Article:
I recorded the HBO special about Supreme Court Justice Thurgood Marshall (7/2/1908 – 1/24/1993) and just watched it. It was so moving it brought me to tears.
In 1896, the US Supreme Court, in Plessy v. Ferguson, 163 U.S. 537, upheld the constitutionality of racial segregation under the doctrine of “separate but equal.” “Separate but equal” remained the law until Brown v. Board of Education in 1954.
Opening the School House Doors
Thurgood Marshall was the lead attorney in Brown. Prior to Brown, Marshall used Plessy to open school house doors (such as the law school at the University of MD) to black students. Even though MD had created a separate law school for blacks, it was not equal.
I watched “Thurgood” and the use of Plessy as a sword. I couldn’t help but think of Tom Gilhool, attorney in the landmark PARC case. PARC was one of the two cases that caused Congress to decide that children with disabilities were to be provided with a “free appropriate public education.” (That law is now known as IDEA 2004.)
Claim an Adverse Decision as Your Theme
Tom Gilhool has always preached that when a big legal decision is issued that is adverse to your own pending case, claim it as yours. Argue that it supports your proposition, your theme of the case.
When I heard Laurence Fishburne (in the role of Thurgood Marshall) argue that Plessy advanced his cause, I had an immediate flashback to the first time I heard Tom argue that same proposition. I think it was at COPAA‘s first annual conference.
Change the exclusion issue from one of skin color to disability. As I watched “Thurgood,” I kept thinking about Brown being the case that started opening the school house doors – not just to black children, but also to children with disabilities.
It took another 20 years. So often the arguments advanced in support of exclusion are the same. Thurgood Marshall started the revolution that eventually impacted our children.
Remembering Tom Gilhool
As I watched “Thurgood” in its entirety this morning, my mind kept going back to Tom and PARC and the case law even before PARC.
In 1919, a decision was upheld that kept children with cerebral palsy out of school because “the very sight of a child with cerebral palsy . . . (could produce) ‘a depressing and nauseating effect’ upon others.” State ex rel. Beattie v. Board of Ed. of Antigo, 169 Wis. 231, 232, 172 N. W. 153 (1919).
In Pennsylvania in the early ’70’s, “the exclusion of ‘retarded children’ was based upon four State statutes :
(1) Sec. 13-1375 relieves the State Board of Education from any obligation to educate a child whom a public school psychologist certifies as uneducable and untrainable. The burden of caring for such a child then shifts to the Department of Welfare which has no obligation to provide any educational services for the child;
(2) Sec. 13-1304 which allows an indefinite postponement of admission to public school of any child who has not attained a mental age of five years;
(3) Sec, 13-1330 which appears to excuse any child from compulsory school attendance whom a psychologist finds unable to profit therefrom, and
(4) Sec. 13-1326 which defines compulsory school age as 8 to 17 years but has been used in practice to postpone admissions of retarded children until age 8 or to eliminate them from public schools at age 17.” Pennsylvania Association for Retarded Citizens v. Commonwealth of Pennsylvania, 333 F. Supp. 1257 (E.D. Pennsylvania 1971) and 343 F. Supp. 279 (E.D. Pennsylvania 1972)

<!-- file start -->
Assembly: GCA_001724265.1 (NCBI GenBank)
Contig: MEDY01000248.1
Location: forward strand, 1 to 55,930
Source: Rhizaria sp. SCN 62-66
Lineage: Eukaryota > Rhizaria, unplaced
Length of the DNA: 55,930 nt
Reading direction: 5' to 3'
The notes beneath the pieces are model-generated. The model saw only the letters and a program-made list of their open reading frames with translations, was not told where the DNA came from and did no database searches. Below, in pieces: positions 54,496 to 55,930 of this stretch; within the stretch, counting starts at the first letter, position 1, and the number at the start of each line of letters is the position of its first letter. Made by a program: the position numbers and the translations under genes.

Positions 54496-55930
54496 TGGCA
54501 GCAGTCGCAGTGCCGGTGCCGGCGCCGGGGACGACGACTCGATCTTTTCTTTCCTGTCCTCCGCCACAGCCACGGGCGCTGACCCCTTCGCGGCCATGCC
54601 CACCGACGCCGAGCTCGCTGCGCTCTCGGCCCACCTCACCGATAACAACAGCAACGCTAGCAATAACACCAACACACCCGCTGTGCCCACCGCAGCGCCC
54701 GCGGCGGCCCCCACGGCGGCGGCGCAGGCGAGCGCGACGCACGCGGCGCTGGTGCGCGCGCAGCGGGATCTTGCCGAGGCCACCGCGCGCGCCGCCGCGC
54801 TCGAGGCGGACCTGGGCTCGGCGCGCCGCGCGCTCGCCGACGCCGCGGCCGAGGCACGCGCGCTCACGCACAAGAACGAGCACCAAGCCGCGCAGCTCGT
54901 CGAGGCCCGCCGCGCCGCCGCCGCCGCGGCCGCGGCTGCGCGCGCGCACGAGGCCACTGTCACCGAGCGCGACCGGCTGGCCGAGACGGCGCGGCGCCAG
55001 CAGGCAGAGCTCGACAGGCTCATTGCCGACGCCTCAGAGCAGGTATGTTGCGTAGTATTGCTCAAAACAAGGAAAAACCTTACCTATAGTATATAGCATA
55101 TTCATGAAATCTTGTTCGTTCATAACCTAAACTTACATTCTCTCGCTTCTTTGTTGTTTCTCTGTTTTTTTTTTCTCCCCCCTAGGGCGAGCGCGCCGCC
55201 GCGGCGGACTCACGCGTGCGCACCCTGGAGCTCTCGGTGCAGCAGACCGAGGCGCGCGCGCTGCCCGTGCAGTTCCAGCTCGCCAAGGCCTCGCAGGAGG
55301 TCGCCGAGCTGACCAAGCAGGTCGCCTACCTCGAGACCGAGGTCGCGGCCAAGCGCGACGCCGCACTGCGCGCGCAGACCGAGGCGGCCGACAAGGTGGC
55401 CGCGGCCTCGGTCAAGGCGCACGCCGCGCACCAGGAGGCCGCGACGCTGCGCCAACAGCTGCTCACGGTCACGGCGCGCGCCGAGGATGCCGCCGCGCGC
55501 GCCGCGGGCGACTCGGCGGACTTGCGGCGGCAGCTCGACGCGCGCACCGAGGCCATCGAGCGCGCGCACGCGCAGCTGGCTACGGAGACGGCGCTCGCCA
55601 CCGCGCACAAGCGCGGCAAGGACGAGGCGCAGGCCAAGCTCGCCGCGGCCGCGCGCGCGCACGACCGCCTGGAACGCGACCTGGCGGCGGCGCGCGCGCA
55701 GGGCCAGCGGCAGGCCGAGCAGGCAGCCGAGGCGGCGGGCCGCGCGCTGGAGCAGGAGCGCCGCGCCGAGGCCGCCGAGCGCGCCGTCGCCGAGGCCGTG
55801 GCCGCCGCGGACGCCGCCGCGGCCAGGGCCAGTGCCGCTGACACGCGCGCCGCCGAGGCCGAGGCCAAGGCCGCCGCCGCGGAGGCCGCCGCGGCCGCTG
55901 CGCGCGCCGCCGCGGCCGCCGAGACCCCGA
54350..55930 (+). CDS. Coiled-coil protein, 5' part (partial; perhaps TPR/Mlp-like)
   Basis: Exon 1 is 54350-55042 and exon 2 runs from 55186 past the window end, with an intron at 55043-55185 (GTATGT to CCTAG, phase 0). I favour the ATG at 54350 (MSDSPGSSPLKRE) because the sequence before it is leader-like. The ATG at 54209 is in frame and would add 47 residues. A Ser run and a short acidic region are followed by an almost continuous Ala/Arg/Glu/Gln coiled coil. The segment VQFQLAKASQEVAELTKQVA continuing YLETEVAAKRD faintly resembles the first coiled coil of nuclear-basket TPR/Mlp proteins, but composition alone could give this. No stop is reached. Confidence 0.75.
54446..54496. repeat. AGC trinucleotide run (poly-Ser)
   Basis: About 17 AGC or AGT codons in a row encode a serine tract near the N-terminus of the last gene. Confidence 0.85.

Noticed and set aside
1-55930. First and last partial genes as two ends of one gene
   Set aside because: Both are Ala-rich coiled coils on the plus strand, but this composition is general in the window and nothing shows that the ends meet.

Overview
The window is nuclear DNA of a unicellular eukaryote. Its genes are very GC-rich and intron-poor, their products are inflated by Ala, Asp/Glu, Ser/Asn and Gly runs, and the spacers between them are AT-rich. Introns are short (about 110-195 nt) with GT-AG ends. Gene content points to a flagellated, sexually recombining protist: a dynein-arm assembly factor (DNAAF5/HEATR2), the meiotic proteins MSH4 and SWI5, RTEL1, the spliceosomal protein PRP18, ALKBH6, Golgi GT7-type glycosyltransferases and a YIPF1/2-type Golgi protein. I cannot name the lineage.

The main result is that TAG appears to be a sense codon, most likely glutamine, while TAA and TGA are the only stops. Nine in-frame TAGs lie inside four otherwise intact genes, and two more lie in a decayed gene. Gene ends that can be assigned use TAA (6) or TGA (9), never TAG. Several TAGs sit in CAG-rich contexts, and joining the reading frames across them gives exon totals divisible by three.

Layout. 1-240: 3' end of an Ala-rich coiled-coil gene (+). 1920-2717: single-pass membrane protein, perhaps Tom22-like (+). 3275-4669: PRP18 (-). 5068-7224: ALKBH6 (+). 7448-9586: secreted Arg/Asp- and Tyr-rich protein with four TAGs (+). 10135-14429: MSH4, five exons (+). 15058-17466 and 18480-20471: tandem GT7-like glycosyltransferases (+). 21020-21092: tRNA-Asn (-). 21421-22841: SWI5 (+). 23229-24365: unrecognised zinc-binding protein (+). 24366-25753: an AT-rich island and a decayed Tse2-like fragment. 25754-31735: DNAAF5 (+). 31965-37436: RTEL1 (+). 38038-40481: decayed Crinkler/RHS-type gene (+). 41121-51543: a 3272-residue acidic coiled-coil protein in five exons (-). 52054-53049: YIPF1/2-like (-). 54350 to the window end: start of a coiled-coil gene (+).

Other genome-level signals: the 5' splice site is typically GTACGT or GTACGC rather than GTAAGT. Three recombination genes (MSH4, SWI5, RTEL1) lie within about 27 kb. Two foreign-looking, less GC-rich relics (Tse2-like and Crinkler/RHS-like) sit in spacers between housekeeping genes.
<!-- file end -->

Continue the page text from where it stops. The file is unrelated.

Understanding Our Roots
State law in PA permitted exclusion of “mentally retarded” children, until the heroic work by Tom Gilhool in PARC.
Why am I sharing all of this? It is important that we, as advocates, understand our roots. It goes back to Thurgood Marshall and later, Tom Gilhool.
After PARC, Tom, along with COPAA’s Judith Gran, was involved in the landmark Pennhurst State School and Hospital case.
Pennhurst was originally known as the Eastern Pennsylvania State Institution for the Feeble-Minded and Epileptic. Through Tom and Judith’s work Pennhurst was eventually closed.
Education for All Handicapped Children
In a story about that case, it was reported that: “In the mid-1960’s people were entering Pennhurst in their teens.
A major reason for institutionalization was the lack of access to a public education and the support that provided to parents . . . PARC v Commonwealth of Pennsylvania was the first right to education case. It led to a consent decree that Congress ultimately codified as the Education for All Handicapped Children Act of 1975.
Thomas K. Gilhool of the Public Interest Law Center of Philadelphia was lead counsel in the case. He recalls that in 1970, 15,000 school aged children were going into institutions. By 1978 (the effective year of the 1975 legislation), that dropped to 1,500.”
“But the PARC decision to go to court did not come easily . . . some PARC leaders thought it untoward to sue the very state leaders upon whom individuals and families would depend for services. Some leaders, including a former president of the National ARC, resigned from PARC when it decided to sue. The debate was strong and bitter.”
“Tom Gilhool remembers that Judge Broderick always had pictures from Pennhurst on his office walls . . . Broderick told one story with joy and pride.
After people left Pennhurst, Broderick answered a late night phone call. There was silence on the other end, then a halting voice asked ‘Judge Broderick?’ Broderick said ‘yes’. The voice said, ‘I left Pennhurst. I’ve learned to use the phone. I wanted my first call to be to you to say thank you.'”
It is empowering and brings us back to our roots.